From a young age we’re taught that eating three meals a day, plus snacks, is healthy and necessary for the human body to function normally, and this rhetoric still dominates North American food guides today. Mark Mattson, the Current Chief of the Laboratory of Neuroscience at the National Institute on Aging, once asked:
Why is it that the normal diet is three meals a day plus snacks? . . . There are a lot of pressures to have that eating pattern, there’s a lot of money involved. The food industry – are they going to make money from skipping breakfast like I did today? No, they’re going to lose money. If people fast, the food industry loses money. What about the pharmaceutical industries? What if people do some intermittent fasting, exercise periodically and are very healthy? Is the pharmaceutical industry going to make any money on healthy people?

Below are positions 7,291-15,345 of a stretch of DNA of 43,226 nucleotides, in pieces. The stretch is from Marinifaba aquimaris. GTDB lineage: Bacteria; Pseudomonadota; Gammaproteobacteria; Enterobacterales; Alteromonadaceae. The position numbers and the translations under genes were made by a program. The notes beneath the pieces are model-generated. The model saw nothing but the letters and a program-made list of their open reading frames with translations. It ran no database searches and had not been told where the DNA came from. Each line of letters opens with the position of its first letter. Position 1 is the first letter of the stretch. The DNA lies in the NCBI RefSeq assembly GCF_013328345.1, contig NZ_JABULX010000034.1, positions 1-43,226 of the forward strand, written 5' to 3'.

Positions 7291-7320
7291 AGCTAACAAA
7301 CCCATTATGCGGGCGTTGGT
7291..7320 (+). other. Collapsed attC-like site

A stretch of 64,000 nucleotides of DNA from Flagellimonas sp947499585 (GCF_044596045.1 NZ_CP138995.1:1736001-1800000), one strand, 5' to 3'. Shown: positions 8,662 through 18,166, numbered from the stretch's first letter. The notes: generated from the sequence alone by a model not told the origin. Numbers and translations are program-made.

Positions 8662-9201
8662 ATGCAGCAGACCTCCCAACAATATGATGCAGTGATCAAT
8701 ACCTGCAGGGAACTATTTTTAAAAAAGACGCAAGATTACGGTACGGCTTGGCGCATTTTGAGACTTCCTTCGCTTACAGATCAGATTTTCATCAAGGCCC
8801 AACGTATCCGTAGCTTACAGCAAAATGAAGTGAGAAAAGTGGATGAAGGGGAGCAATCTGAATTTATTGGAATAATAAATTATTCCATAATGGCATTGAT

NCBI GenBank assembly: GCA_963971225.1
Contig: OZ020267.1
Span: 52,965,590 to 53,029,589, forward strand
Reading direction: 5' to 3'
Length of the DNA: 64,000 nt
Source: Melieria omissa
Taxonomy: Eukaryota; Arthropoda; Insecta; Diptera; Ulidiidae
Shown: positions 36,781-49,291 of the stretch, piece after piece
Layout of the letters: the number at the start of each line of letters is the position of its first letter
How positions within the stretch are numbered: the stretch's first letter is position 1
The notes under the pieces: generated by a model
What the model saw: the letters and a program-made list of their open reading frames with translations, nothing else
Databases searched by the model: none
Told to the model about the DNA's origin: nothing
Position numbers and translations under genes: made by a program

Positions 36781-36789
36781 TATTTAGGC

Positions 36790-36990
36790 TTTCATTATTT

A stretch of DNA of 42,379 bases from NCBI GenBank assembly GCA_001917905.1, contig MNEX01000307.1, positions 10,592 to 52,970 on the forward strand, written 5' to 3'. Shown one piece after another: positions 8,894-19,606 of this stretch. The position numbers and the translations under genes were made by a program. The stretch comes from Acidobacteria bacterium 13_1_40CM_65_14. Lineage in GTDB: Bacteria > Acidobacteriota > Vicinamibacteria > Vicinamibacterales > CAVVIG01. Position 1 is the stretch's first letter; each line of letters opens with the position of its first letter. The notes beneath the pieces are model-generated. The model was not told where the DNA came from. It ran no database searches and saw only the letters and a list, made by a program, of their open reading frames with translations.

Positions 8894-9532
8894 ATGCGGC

The quote above comes from a TED talk Mattson gave on the benefits of fasting, a practice which forces the body to switch its fuel source from glucose to ketones. Scientists are observing a wide variety of health benefits from this transition, from starving cancer to improving cognition, and a ketosis diet is now being implemented for people with cancer, Alzheimer’s disease, epilepsy, and more. It has tremendous benefits for the brain, as explained by Mattson in his talk, but also for the body.
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